New York simply cannot afford to retain rules which result in
windfall recoveries in tort cases. In fact, based on the November
2009 figures for New York civil jury verdicts as reported by New York
Jury Verdict Review & Analysis, the current interest on New York
verdicts after 30 days from verdict is $9.8 million.


Using the current market interest rate would result in a savings of
approximately $9.5 million in New York's civil justice system. Such
further results in lower costs of both doing business and living in
New York. Moreover, the State alone would save $2.6 million under
this bill; and New York City would save $1.5 million

LEGISLATIVE HISTORY:

This is a new bill.

FISCAL IMPLICATIONS:

None Noted.

EFFECTIVE DATE:

This act shall take effect immediately.

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                    S T A T E   O F   N E W   Y O R K
________________________________________________________________________

                                  3751

                       2011-2012 Regular Sessions

                            I N  S E N A T E

                              March 3, 2011
                               ___________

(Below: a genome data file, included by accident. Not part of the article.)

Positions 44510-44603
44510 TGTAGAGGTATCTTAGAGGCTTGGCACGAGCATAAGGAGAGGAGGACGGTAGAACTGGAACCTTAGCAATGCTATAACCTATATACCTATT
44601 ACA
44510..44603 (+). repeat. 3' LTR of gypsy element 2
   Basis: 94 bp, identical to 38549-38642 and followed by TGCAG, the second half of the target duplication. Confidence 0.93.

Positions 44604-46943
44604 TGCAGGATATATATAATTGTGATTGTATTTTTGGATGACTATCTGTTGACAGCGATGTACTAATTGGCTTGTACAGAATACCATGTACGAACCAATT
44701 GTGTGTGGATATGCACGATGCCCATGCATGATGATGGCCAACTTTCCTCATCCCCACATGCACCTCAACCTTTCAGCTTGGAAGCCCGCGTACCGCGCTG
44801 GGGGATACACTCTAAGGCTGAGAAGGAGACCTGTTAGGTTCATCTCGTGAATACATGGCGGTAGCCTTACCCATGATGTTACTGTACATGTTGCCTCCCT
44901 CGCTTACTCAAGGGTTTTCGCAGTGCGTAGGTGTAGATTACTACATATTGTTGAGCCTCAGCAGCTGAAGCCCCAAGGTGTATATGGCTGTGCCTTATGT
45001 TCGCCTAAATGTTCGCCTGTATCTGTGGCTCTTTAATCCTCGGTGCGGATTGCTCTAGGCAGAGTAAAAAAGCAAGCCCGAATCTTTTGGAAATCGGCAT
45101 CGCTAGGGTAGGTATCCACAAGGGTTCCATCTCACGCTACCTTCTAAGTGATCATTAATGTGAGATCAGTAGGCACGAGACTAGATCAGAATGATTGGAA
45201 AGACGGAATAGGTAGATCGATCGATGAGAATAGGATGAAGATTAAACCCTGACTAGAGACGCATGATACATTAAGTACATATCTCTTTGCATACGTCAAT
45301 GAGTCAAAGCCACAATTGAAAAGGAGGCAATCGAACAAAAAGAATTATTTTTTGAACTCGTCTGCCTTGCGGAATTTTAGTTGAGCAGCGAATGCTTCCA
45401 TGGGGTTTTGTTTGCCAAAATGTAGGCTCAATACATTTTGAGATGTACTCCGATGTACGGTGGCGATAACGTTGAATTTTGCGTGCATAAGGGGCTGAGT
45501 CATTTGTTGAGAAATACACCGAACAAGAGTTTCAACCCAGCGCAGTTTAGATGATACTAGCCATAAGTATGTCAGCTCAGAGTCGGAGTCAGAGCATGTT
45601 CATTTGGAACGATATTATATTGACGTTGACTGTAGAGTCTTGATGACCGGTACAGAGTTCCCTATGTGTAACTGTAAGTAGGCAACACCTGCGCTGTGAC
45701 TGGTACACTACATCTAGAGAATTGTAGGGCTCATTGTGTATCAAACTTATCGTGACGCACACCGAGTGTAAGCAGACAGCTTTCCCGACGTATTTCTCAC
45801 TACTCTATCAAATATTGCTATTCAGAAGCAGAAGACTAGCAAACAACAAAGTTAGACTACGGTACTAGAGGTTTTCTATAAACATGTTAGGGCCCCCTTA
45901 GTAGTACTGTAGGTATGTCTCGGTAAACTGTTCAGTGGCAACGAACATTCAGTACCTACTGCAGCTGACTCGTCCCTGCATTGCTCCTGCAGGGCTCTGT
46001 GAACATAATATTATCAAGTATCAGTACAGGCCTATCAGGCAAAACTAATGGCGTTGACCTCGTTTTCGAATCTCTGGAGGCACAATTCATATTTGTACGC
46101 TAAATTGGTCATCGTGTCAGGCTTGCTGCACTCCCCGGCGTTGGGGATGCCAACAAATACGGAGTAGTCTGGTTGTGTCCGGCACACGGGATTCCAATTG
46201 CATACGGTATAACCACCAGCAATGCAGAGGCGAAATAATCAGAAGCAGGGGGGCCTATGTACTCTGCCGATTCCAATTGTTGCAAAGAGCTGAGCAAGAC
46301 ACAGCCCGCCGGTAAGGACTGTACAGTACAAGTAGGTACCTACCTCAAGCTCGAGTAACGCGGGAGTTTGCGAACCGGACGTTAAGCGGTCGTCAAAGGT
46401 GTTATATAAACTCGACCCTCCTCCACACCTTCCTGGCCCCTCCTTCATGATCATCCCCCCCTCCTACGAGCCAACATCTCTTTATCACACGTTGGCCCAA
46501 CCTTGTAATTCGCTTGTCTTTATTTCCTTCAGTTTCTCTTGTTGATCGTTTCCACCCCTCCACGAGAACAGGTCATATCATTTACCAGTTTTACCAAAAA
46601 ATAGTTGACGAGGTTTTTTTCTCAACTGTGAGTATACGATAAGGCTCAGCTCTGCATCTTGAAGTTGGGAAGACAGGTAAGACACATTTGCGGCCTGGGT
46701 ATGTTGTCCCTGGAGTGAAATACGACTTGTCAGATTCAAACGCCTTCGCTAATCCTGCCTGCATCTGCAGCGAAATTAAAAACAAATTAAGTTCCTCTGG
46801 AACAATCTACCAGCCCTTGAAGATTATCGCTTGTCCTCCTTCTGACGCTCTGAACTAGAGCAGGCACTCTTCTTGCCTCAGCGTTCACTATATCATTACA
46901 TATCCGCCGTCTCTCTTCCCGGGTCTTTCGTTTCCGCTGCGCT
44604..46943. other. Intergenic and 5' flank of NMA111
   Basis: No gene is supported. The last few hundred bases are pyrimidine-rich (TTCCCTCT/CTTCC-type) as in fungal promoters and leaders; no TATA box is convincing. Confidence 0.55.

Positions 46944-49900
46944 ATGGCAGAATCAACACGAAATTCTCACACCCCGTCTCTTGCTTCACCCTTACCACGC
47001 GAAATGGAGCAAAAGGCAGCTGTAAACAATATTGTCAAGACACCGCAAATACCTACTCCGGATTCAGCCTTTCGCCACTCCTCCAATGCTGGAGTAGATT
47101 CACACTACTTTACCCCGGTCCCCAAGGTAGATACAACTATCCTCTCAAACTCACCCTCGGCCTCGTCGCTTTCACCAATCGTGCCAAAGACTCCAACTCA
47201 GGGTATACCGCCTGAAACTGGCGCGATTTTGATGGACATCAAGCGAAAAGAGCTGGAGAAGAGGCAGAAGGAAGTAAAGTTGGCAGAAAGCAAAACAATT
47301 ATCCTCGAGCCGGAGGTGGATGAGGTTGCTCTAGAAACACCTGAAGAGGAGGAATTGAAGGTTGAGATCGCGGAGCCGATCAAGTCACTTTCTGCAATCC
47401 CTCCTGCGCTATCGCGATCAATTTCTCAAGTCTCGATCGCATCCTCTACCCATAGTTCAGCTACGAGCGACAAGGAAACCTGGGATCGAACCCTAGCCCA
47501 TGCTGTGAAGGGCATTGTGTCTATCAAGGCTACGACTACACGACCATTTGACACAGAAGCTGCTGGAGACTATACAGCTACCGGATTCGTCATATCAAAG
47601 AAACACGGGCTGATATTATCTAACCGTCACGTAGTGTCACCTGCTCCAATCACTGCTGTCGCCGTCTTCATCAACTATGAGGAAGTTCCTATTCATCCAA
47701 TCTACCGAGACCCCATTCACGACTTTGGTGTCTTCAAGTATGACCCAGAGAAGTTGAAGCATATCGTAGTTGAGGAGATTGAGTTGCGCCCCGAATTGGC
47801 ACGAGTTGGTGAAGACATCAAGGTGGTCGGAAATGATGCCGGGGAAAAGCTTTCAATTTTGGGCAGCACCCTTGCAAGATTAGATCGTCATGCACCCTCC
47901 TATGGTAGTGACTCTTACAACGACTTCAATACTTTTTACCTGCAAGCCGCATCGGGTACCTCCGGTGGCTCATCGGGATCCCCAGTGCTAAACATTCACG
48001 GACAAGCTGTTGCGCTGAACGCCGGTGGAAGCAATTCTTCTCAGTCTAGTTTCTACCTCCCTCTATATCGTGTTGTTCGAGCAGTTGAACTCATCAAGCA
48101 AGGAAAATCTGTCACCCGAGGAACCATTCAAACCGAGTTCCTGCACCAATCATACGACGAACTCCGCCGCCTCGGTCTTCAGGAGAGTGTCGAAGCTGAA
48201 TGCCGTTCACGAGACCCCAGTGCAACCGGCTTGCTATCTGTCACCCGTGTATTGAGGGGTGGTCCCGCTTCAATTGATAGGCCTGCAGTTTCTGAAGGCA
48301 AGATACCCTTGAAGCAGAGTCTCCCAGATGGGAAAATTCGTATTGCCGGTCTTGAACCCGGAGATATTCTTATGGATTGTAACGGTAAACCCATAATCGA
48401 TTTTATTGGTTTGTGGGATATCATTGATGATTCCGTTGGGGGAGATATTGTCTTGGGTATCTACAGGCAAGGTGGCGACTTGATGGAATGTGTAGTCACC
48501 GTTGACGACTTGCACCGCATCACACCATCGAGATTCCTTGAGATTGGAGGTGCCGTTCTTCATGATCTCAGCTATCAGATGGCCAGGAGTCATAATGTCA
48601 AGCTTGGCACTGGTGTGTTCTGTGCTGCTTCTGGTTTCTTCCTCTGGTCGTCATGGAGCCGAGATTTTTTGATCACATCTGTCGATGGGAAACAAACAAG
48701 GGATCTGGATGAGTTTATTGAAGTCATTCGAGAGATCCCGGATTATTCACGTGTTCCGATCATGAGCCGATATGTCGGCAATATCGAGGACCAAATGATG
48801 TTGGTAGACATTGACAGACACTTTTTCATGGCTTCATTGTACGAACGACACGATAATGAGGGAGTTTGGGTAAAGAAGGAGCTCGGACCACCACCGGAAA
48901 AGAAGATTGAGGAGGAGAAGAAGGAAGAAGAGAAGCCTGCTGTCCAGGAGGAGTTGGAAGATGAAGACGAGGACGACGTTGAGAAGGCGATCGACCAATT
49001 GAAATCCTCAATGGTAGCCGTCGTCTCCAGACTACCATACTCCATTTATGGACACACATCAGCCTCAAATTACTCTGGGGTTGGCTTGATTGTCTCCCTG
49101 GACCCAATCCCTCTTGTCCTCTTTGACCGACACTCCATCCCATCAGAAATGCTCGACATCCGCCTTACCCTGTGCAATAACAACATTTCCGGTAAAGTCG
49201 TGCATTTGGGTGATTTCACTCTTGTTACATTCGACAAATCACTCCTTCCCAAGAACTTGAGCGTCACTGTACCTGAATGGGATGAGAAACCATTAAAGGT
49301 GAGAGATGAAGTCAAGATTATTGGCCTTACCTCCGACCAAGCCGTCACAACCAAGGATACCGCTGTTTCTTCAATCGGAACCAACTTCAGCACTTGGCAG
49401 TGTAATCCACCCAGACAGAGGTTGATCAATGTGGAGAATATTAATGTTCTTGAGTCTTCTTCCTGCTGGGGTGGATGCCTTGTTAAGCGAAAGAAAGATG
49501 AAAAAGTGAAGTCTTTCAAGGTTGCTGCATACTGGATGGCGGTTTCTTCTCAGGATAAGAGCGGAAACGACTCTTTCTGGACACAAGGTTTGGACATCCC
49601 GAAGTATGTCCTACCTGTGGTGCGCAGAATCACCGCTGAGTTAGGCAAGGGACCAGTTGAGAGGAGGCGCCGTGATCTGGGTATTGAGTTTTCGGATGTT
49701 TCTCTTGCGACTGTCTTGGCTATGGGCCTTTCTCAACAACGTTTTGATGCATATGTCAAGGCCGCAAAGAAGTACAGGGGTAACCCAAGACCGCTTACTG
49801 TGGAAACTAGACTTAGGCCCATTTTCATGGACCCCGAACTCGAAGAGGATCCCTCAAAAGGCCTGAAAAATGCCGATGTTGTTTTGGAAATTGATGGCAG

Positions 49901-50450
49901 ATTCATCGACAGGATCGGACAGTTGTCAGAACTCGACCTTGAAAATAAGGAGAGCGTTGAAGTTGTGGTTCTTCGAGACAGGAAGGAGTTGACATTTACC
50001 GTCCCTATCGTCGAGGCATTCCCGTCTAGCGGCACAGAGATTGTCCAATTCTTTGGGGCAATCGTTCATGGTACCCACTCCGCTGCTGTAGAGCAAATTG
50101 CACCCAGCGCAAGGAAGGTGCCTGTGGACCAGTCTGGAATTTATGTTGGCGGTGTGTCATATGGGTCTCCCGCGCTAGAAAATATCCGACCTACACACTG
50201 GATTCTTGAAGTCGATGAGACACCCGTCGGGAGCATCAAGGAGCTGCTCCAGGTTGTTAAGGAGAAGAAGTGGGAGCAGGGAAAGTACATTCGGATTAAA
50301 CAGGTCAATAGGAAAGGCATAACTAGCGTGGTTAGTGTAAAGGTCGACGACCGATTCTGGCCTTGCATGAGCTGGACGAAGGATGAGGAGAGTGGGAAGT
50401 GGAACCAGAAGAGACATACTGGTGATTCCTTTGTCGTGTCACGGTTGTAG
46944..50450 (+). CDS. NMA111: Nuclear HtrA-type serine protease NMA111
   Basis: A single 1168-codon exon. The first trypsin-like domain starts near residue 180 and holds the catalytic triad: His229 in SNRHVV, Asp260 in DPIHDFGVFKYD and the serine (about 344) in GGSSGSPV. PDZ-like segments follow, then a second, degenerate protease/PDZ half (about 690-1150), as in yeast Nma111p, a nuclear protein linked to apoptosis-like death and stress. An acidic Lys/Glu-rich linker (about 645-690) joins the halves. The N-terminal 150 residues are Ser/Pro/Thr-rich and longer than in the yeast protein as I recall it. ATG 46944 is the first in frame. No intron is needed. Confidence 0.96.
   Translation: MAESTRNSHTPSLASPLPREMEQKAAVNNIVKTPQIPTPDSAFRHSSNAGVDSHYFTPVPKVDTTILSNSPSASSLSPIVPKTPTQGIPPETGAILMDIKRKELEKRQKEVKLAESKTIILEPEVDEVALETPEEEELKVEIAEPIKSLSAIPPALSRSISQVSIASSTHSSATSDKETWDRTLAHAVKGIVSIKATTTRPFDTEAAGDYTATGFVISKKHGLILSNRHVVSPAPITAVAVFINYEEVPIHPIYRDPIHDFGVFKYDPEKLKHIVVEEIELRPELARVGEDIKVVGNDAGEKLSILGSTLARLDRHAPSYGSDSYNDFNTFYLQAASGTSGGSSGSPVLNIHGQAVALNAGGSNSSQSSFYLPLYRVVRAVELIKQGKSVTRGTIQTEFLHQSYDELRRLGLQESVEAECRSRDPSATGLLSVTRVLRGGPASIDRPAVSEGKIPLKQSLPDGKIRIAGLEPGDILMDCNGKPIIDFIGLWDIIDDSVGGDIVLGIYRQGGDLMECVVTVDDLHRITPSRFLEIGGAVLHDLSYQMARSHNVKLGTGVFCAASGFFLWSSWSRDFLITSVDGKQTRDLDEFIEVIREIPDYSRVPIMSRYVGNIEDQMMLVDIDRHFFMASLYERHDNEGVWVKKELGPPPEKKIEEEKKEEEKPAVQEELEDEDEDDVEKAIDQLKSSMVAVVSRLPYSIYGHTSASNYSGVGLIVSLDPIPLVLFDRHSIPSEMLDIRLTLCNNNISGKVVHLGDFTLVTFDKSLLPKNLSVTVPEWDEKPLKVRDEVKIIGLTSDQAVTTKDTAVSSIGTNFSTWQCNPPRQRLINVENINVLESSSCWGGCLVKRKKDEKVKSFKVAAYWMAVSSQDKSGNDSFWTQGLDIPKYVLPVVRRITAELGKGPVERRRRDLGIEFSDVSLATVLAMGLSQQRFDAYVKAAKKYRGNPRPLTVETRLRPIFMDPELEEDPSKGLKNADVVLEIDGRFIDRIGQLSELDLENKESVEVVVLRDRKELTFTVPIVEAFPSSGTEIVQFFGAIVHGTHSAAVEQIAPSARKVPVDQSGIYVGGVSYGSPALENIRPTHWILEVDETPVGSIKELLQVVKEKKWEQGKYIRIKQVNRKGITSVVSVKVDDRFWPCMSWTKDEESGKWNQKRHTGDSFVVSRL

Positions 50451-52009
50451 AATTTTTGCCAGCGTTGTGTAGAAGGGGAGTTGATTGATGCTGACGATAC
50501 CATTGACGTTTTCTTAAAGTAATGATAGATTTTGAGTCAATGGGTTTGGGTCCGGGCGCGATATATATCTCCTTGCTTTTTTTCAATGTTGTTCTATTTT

Introduced  by  Sen.  GRIFFO -- read twice and ordered printed, and when
  printed to be committed to the Committee on Banks

AN ACT to amend the banking law and the civil practice law and rules, in
  relation to the rate of interest to be paid upon judgments and accrued
  claims

  THE PEOPLE OF THE STATE OF NEW YORK, REPRESENTED IN SENATE AND  ASSEM-
BLY, DO ENACT AS FOLLOWS:

  Section  1.  The banking law is amended by adding a new section 7-a to
read as follows:
  S 7-A. RATE OF INTEREST ON MONEY JUDGMENTS. UNLESS OTHERWISE  PROVIDED
BY  CONTRACT  OR ANY OTHER PROVISION OF LAW, THE INTEREST ON MONEY JUDG-
MENTS SHALL BE CALCULATED AT A RATE EQUAL TO THE WEEKLY AVERAGE ONE YEAR
CONSTANT MATURITY TREASURY YIELD, AS PUBLISHED BY THE BOARD OF GOVERNORS
OF THE FEDERAL RESERVE SYSTEM, FOR THE CALENDAR WEEK PRECEDING THE  DATE
OF  THE  ENTRY  OF THE JUDGMENT AWARDING DAMAGES, EXCEPT WHERE OTHERWISE
PROVIDED BY STATUTE. IN NO EVENT, HOWEVER, SHALL THE RATE OF INTEREST ON
ANY JUDGMENT OR ACCRUED CLAIM EXCEED NINE PER CENTUM PER ANNUM.
  S 2. Section 5004 of the civil practice law and rules, as  amended  by
chapter 258 of the laws of 1981, is amended to read as follows:
  S  5004.  Rate of interest. Interest shall be [at the rate of nine per
centum per annum] CALCULATED AT A RATE EQUAL TO THE WEEKLY  AVERAGE  ONE
YEAR  CONSTANT  MATURITY  TREASURY  YIELD,  AS PUBLISHED BY THE BOARD OF
GOVERNORS OF THE FEDERAL RESERVE SYSTEM, FOR THE CALENDAR WEEK PRECEDING
THE DATE OF THE ENTRY OF THE JUDGMENT  AWARDING  DAMAGES,  except  where
otherwise  provided by statute.  IN NO EVENT, HOWEVER, SHALL THE RATE OF
INTEREST ON ANY JUDGMENT OR ACCRUED CLAIM EXCEED  NINE  PER  CENTUM  PER
ANNUM.
  S 3. This act shall take effect immediately.


 EXPLANATION--Matter in ITALICS (underscored) is new; matter in brackets
                      [ ] is old law to be omitted.
                                                           LBD09406-02-1